My husband and I married in late October, and Thanksgiving was only a few weeks later. I remember feeling emotionally and socially exhausted from planning, paying for, and being the center of attention at our wedding, plus dealing with my parent’s fresh divorce. So I basically told my brand-new husband “I’m tapping out this year—I can’t holiday.” So we didn’t. My feelings on Thanksgiving are, uh, complicated, even in a normal year, so that year we opted out entirely. We went to a friend’s house and drank Boulevardiers and too much red wine and it was great. We don’t get to do that every year, but DAMN was it the right thing that year. In short, no one tells you when you get married (or really, engaged) that A) now you have to figure out the holidays! and B) You might be too tired to speak to anyone ever again.
But a couple years ago, fully recovered from our first year of marriage, we looked at each other and realized it was time for us to host the holidays. My husband’s father passed away when he was young; mine now lives in Indiana and goes to his partner’s family’s homes for the holidays. Our moms are wonderful (and live in the same town), so we’d long tried to figure out a way to go to their houses, visiting them both or trying to talk one or the other into (or out of) hosting. But that wasn’t working, and it’s all further complicated by my husband’s schedule: he’s a fire captain for the State of California, which means he often ends up working holidays.
So we’ve discovered that if we generally plan to host everyone for Thanksgiving and Christmas, we can dictate the terms, and build in some flexibility. Sometimes that means celebrating not-on-the-actual holiday, but that works well for us. Our families might have some feelings about this, but they keep showing up and don’t complain (to my face) so I’ve decided that means it’s fine 🤷🏻♀️. And it doesn’t work out the same way every year: one Christmas I spent at the firehouse with my husband and his co-workers’ families, another at a Chinese restaurant with my mom and a friend. But we’ve always described our style and “traditional-ish with a healthy dose of improvisation,” so it fits us. And we’ve found ways to let certain traditions go, which often means we get to have more fun, like making a giant Rice Krispie Treat cheeseburger for dessert one year, because why not? It was a hit.
It turns out I love our hybrid traditions. We invite all of our extended families, of course, but also all of our friends. Many work in the food service industry and don’t get enough time off to travel to their hometowns, or are from far enough away that traveling is too complicated. We usually end up with a mix of family, friends, neighbors, and anyone else who can make it. Cooking for groups is my great joy, and usually involves some elaborate lists and spreadsheets (another great joy of mine). Our friend group knows about food and wine and never shows up empty-handed, which one year resulted in the world’s most epic cheese board. As I write this, I realize that in many ways we’ve taken APW’s advice on weddings and made it our holiday philosophy as well: focus on the things that bring you joy, eliminate as much of the rest as you can, accept imperfection, and focus on your people.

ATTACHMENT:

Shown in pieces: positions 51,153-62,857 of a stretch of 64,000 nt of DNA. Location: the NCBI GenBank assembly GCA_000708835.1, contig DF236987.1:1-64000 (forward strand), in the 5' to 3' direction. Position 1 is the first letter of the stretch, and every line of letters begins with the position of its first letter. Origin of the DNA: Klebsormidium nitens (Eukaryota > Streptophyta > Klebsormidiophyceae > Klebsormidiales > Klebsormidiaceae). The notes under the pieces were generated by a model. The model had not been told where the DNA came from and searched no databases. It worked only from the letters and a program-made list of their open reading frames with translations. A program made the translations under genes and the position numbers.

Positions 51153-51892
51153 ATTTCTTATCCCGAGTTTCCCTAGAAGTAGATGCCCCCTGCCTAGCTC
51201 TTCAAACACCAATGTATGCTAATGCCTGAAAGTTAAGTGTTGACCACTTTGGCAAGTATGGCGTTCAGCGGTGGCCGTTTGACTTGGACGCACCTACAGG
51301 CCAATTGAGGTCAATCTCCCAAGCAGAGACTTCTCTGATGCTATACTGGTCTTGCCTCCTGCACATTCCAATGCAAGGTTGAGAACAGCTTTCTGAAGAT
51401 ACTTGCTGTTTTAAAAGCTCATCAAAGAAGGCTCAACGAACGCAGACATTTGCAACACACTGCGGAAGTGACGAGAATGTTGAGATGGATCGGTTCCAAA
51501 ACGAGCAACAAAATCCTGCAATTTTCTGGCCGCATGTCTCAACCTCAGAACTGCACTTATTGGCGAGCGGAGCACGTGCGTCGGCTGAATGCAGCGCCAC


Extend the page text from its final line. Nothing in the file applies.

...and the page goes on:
So we do Christmas morning: pajamas, stockings, coffee cake, Bloody Marys. We do dinner later, too, but watching all of my adult family members and whatever friends are around tap into childhood delight when they unpack their stockings? Pure gold. We still have the usual family dramas; people are who they are, and you love them anyway. But fitting twenty people (or more) into our tiny San Francisco dining room and toasting to happiness, health, and community with them is one of the times I look around and realize maybe adulting isn’t so bad.
This year, Thanksgiving will be at home, in the city, on actual Thanksgiving Day. Christmas will be celebrated a day late, in the mountains, and everyone is invited to stick around for the long weekend (hopefully with snow). My husband’s grandfather passed away in April, and these will be our first holidays without him, so there will also be sadness and grief. But we’ll be together, we’ll be ready to improvise, and we’ll be finding joy where we can.
We’ve kind of figured it out at this point, but it took six years and it’s not perfect—and probably won’t ever be. The holidays are hard, especially with a newly-formed family and partnership. You’re likely now juggling at least two new sets of families and traditions (as if your family of origin wasn’t complicated enough). You find yourself confronting decisions you didn’t even know you had to make, and making compromises you didn’t know would be painful. Not to mention the disappointments and grief that can surface when you least expect them—and of course, there’s the potential for politics at the dinner table, which seems to get more and more painful every year. So let’s get through this together.